CC BY-NC-ND 4.0 · AJP Rep 2018; 08(02): e71-e73
DOI: 10.1055/s-0038-1641584
Case Report
Thieme Medical Publishers 333 Seventh Avenue, New York, NY 10001, USA.

Transatlantic Air Travel in the Third Trimester of Pregnancy: Does It Affect the Fetus?

B. Petrikovsky
1  Long Island OB/GYN, New Hyde Park, New York
M. Terrani
2  Sunny Isles Medical Center, Sunny Isles, Florida
L. Sichinava
3  Moscow University School of Medicine, Moscow, Russia
› Author Affiliations
Further Information

Publication History

02 October 2017

23 February 2018

Publication Date:
16 April 2018 (online)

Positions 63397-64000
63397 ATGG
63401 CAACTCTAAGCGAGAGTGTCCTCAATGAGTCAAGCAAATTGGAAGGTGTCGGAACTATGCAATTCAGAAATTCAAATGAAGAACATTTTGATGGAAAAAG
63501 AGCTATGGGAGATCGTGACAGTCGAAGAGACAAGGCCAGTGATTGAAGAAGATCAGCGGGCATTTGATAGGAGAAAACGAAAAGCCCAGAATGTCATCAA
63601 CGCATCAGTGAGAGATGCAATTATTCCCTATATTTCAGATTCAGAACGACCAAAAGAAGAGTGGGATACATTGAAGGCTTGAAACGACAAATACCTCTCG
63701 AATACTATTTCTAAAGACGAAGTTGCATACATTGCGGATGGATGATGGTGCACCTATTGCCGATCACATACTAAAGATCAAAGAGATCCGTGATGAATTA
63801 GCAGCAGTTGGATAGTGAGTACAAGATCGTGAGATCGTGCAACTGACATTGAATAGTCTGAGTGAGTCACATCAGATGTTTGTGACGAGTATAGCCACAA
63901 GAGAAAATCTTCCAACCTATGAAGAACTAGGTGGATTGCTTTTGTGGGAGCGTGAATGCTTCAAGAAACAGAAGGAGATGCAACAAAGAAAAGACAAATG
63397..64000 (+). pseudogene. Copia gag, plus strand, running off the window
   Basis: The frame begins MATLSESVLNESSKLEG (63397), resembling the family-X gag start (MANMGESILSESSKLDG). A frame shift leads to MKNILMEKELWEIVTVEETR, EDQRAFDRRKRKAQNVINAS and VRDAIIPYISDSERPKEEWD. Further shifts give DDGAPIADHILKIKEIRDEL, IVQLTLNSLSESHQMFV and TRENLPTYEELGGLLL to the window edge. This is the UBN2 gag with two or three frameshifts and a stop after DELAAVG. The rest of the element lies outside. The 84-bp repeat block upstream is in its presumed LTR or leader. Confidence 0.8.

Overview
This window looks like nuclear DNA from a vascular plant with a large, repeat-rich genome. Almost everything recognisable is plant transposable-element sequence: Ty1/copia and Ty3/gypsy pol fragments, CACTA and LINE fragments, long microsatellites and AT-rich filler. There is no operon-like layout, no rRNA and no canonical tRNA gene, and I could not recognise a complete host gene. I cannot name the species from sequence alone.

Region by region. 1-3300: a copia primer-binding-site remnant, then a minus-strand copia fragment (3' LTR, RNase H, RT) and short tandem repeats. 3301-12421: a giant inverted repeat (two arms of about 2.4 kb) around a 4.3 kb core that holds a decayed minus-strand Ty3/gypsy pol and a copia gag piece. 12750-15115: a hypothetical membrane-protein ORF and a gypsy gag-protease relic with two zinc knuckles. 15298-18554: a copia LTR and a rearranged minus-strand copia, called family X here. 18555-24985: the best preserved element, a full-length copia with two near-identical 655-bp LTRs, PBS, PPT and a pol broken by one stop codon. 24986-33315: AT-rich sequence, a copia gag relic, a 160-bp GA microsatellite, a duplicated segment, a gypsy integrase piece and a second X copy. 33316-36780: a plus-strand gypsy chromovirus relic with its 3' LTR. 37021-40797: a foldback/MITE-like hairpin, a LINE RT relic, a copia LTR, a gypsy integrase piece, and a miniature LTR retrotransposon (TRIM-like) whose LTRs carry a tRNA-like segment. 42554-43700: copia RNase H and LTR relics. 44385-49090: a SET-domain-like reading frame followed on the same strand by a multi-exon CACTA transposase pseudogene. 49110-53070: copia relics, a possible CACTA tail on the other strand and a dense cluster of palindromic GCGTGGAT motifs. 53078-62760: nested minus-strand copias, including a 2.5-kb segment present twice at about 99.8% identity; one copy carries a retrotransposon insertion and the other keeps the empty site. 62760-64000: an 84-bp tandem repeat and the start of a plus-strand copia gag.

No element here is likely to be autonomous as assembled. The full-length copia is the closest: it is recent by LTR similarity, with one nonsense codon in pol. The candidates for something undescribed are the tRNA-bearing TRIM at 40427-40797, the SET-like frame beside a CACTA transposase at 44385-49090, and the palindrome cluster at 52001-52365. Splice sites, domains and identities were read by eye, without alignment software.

Most commercial airlines allow pregnant women to fly up to 36 weeks of gestation. Available information suggests that noise, vibration, and cosmic radiation present a small risk for the pregnant air traveler. The goal of the study was to assess the possible effect of transatlantic flights on the condition of the third-trimester fetus. In total, 112 patients were recruited into the study between January 2005 and June 2016. All underwent a transatlantic flight in the third trimester of pregnancy. All underwent nonstress test before and within 12 hours after the transatlantic flight, and 24 hours later. Patients were asked to report changes in fetal movements (FMs), if any, during takeoff, flight itself, and landing. The time of flight varied from 8 to 15 hours; average flight time was 9 ± 3.8 hours. Ninety-eight patients were the passengers of first or business class, and the rest were of economy class. Increased FM during takeoff was reported by 17 patients (15%), no change in FM by 62 (35%), decreased FM by 4 (3.6%). During flight itself, increased FM was reported by 6 pregnant passengers (5.4%), no change in FM by 70 (63%), decreased FM by 8 (7%).